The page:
(2) communicating information among the t' cryptographic processing apparatus using a protocol, such that any of the t' cryptographic apparatus, acting either singly or in concert, can detect whether another of the t' cromptographic processing apparatus is acting in violation of the protocol.

28. The method of claim 1 wherein any minority of the plurality of apparatus may malfunction arbitrarily.

29. A method of providing a public-key cryptographic service comprising the steps of:

selecting an RSA function having associated public and private keys;

re-expressing the RSA function as a first plurality of alternate functions;

distributing the first plurality of alternate functions to a plurality of distinct, electronic, cryptographic processing apparatus;

during a first operational period, (i) at each of a selected set of cryptographic processing apparatus, electronically applying at least one of the first plurality of alternate functions to a first input message to obtain first partial results, and (ii) combining first partial results to obtain a first final electronic output associated with the first input message, said first output being identical to the output that would have been obtained by applying the RSA function to the first input message;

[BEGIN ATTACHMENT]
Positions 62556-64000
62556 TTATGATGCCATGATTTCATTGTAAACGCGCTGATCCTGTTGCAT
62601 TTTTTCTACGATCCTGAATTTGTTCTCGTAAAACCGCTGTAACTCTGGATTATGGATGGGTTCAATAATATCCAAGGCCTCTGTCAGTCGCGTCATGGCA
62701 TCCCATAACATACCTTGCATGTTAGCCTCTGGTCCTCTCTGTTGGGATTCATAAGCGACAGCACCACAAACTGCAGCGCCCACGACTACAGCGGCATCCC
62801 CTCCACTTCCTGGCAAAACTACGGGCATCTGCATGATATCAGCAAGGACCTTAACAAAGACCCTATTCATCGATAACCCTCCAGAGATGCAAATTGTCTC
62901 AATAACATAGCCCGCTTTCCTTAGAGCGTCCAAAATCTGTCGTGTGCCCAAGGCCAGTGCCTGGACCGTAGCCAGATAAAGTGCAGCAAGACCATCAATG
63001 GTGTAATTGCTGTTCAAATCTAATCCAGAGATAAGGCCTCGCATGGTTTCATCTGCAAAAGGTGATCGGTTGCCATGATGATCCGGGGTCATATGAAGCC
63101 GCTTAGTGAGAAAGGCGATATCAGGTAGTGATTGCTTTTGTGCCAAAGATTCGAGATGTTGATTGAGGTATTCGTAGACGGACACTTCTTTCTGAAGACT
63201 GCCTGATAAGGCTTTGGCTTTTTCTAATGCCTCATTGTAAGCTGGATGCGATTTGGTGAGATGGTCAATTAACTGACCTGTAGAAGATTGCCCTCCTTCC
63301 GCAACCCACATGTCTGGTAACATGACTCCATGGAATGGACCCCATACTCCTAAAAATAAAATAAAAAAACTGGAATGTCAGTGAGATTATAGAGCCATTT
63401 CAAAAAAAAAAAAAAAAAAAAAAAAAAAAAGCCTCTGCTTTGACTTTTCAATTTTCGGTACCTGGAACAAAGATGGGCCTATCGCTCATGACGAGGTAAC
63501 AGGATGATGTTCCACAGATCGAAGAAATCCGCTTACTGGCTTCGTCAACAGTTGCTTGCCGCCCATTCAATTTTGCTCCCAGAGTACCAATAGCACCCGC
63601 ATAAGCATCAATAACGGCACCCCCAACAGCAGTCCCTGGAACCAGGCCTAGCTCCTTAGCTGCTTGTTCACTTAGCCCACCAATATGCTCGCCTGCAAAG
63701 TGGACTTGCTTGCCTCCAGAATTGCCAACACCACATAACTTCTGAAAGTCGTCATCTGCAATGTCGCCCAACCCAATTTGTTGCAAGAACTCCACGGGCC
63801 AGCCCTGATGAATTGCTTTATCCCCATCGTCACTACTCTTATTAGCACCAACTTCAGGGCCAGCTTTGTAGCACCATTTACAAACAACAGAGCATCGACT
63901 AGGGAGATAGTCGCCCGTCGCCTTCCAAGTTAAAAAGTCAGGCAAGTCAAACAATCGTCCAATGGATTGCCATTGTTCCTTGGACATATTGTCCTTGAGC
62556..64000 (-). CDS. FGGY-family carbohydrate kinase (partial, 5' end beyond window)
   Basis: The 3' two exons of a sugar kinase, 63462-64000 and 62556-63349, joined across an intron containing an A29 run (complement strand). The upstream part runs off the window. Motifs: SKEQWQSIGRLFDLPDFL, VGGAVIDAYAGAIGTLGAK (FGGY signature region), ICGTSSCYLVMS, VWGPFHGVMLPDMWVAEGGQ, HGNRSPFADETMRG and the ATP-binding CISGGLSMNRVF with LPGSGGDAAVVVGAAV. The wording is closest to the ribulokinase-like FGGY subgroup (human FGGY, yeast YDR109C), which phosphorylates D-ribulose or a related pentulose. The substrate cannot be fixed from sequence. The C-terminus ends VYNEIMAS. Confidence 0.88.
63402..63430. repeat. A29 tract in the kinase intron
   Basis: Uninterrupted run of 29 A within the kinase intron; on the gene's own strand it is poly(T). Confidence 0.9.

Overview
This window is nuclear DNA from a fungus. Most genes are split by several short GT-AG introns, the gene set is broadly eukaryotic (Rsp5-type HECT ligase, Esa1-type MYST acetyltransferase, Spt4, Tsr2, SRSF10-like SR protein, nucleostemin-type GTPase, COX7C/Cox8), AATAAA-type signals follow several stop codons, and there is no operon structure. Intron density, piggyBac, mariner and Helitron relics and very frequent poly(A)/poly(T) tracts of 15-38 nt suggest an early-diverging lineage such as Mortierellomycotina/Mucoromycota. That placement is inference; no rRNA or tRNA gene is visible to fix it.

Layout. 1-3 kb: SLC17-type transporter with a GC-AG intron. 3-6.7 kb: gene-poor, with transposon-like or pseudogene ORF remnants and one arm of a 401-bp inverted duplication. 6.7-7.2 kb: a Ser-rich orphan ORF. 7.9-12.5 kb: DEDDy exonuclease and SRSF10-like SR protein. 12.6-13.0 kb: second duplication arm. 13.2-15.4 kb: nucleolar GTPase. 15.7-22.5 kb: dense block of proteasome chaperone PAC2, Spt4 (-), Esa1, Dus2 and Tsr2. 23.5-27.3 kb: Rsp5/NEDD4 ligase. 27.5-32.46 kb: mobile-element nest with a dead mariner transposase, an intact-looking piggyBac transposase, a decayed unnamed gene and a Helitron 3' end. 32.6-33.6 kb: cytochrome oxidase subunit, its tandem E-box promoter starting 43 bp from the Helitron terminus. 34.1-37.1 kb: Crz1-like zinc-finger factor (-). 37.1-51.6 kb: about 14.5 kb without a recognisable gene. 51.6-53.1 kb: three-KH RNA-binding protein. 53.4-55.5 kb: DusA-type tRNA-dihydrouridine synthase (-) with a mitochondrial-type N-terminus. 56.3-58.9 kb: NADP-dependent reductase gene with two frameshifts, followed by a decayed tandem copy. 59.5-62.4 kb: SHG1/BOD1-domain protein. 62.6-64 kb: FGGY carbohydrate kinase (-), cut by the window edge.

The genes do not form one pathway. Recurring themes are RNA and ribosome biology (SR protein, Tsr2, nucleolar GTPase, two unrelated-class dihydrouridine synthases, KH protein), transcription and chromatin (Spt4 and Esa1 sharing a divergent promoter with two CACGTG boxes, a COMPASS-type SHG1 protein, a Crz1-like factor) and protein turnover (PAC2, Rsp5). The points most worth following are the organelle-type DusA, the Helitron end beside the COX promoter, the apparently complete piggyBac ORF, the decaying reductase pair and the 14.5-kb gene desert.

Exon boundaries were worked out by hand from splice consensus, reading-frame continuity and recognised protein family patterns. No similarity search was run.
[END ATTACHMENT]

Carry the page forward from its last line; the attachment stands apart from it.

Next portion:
during an update period, updating the plurality of distinct cryptographic processing apparatus by (i) generating a second plurality of alternate functions that re-express the RSA function, and (ii) distributing the second plurality of alternate functions to distinct cryptographic processing apparatus; and

during a second operational period, (i) at each of a selected set of cryptographic processing apparatus, electronically applying at least one of the second plurality of alternate functions to a second input message to obtain second partial results, and (ii) combining second partial results to obtain a second final electronic output associated with the second input message, said second output being identical to the output that-would have been obtained by applying the RSA function to the second input message.